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► Nightmare Alley is in UK cinemas from 21 January.
William Lindsay Gresham’s novel Nightmare Alley (1946) is in a tradition that feels like the deformed twin of Horatio Alger’s American stories of hard-working, self-made men. Stanton Carlisle, Gresham’s protagonist, is a self-acknowledged heel who’ll use any trick, betray any friend, and resort to murder to rise from poverty. It’s the arc of the classic gangster movie, but also of such cynical, state-of-the-nation tales as Budd Schulberg’s novel What Makes Sammy Run (1941) and Billy Wilder’s film Ace in the Hole (1951). Just as the gangster must end up dead in the gutter, the hustler must suffer a ghastly, ironic fate. Stan is doomed to become the most despised performer in the carnival – the geek, who squats in a pit and bites off chicken heads.
Though Guillermo del Toro has played variations on classic horror and fantasy cinema or comic-book properties, Nightmare Alley is his first film based on a novel. It feels unlikely the material would have appealed to his very cinematic sensibilities if it hadn’t been filmed before. The book is full of the sort of details that affronted the censors of the time, but Edmund Goulding’s Nightmare Alley (1947) is a remarkably faithful, aptly nightmarish adaptation. Reputedly, 20th Century Fox made it because star Tyrone Power insisted on the occasional challenging role amid his usual swashbuckling fare, and the troubled matinee idol gave his best screen performance as Carlisle.
Decades on, the studio – now absorbed into Disney, who represent a very different brand of carny spirit – has its Fox Searchlight subdivision to mount such prestige, favour-to-the-talent properties. Del Toro, following up the Oscar-winning The Shape of Water (2017), gives the book another going over – though, to be on the safe side, he’s also delivering a more appealing self-improvement fable in his next picture, Pinocchio.
For Gresham, psychoanalysis is as much witchcraft as mentalism, Tarot reading or table-rapping, and Cate Blanchett is splendidly fiendish as the besuited, incarnadine-lipped Dr Lilith Ritter. She assists Bradley Cooper’s Stan Carlisle in conning the gloomy, guilty marks of high society in a snowy city (Buffalo, New York), but insists, a little like Hannibal Lecter, on revelations as a quid pro quo. Underlining themes already written in bold, the sessions on her office couch – in which Stan confesses to a literally oedipal murder, repeated several times over – take away from rather than enhance Cooper’s clammy, quease-making performance. Del Toro adds what Orson Welles – who gets a nod when Stan ends up at the Amberson Carnival – called “dollar-book Freud”, as we frequently revisit a primal scene of slain father and burned-down homestead, whereas ‘you’re no good and neither am I’ is diagnosis enough for Lilith and Stan’s partnership.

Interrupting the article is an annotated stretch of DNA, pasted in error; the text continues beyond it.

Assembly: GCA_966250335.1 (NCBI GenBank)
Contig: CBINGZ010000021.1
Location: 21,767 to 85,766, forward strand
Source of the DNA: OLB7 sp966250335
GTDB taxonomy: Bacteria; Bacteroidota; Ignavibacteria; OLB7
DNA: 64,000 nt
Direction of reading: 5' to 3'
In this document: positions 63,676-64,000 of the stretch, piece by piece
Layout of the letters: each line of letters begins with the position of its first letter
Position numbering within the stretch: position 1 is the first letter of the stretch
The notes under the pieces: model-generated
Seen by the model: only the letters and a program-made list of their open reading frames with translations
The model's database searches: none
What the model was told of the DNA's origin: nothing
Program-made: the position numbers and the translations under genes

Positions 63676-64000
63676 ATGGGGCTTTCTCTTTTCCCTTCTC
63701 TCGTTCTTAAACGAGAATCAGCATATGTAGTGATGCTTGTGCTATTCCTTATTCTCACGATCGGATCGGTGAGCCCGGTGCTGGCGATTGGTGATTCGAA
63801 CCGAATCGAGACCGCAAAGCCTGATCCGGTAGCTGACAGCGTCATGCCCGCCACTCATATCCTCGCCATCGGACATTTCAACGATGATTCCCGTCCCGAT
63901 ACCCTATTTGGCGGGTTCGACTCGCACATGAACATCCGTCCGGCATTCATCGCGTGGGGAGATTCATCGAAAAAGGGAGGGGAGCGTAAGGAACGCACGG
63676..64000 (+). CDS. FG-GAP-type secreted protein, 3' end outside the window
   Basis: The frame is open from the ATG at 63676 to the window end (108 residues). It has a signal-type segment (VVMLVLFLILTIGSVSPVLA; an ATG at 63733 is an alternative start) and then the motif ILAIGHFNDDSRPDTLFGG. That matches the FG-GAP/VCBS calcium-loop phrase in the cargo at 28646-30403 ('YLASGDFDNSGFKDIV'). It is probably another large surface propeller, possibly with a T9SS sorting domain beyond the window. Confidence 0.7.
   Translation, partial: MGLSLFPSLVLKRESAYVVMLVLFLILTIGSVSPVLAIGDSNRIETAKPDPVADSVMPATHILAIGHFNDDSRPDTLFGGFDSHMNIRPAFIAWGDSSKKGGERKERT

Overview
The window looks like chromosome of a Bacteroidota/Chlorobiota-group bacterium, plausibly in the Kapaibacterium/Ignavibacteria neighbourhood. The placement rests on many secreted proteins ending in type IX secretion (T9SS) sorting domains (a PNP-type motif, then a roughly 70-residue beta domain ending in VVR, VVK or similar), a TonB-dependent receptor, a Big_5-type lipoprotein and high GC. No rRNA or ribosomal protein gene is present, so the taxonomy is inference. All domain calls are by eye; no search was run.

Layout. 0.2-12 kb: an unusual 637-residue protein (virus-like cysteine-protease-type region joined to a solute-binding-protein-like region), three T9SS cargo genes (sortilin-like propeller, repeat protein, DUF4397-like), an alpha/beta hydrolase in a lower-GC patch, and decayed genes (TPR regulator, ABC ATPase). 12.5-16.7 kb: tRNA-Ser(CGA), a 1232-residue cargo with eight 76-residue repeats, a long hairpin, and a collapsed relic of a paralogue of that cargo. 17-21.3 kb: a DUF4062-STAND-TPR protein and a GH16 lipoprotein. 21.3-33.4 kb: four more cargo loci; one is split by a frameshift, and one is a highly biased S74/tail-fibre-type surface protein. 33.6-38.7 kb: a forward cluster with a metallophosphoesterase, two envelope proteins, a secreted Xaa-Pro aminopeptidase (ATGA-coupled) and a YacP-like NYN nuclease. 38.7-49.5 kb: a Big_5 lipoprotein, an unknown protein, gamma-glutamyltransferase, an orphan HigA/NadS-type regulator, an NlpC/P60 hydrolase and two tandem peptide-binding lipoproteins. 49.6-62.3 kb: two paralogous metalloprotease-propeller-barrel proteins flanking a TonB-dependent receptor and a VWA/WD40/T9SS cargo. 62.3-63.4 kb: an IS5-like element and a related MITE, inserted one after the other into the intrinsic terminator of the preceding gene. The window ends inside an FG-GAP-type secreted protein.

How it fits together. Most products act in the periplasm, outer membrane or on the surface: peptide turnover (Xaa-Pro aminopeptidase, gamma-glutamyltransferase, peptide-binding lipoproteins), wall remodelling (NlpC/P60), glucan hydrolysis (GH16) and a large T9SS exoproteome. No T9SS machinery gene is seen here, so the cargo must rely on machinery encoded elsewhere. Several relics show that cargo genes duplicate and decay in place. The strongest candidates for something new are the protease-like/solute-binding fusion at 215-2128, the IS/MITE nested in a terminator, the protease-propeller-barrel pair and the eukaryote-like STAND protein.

Gresham was a serious student of carny lore – he authored the nonfiction Monster Midway: An Uninhibited Look at the Glittering World of the Carny (1954) – but del Toro sees Nightmare Alley as an add-on to the grotesque yet fanciful film tradition of Tod Browning and Lon Chaney. He includes a lookalike for the bird-woman of Browning’s Freaks (1932), but also the spider girl from his much less-known The Show (1927). A passage taken straight from the novel, in which a barker (Willem Dafoe) explains the appalling process whereby a homeless alcoholic is transformed into a geek, is perfectly ruthless, suggesting that Carlisle is exactly suited to this infernal milieu (one of the sideshow attractions is a funhouse representing Hell). But – with the warm presence of del Toro regular Ron Perlman and sweet eccentricity from Toni Collette as a seer and Rooney Mara as Molly the electrical girl – this tent-show turns out to be a haven for the oddballs, eccentrics and dreamers del Toro favours.
As in many del Toro films, the obvious monsters – like Enoch, the pickled Frankensteinian baby with an enlarged, perhaps inauthentic third eye – are innocents and the smoothly attractive characters are prodigies of cruelty. Freaks show their deformities openly; Lilith has to unbutton her tailored suit to show an ill-healed scar that suggests she’s survived being disembowelled by the brutal plutocrat (Richard Jenkins) Stan is out to rook. Straddling two worlds is the bloody-handed apparition of the mark’s long-dead lost love, which allows Mara a secondary role as the sort of snowbound spectre who haunted del Toro’s previous gothic noir pastiche Crimson Peak (2015). Cooper’s Stan, of course, is a vile individual whose only redemption is in accepting that geekdom is his just fate – but the carnival world he passes through is almost an idyll in the hands of del Toro, a director unable to resist more than a touch of magic.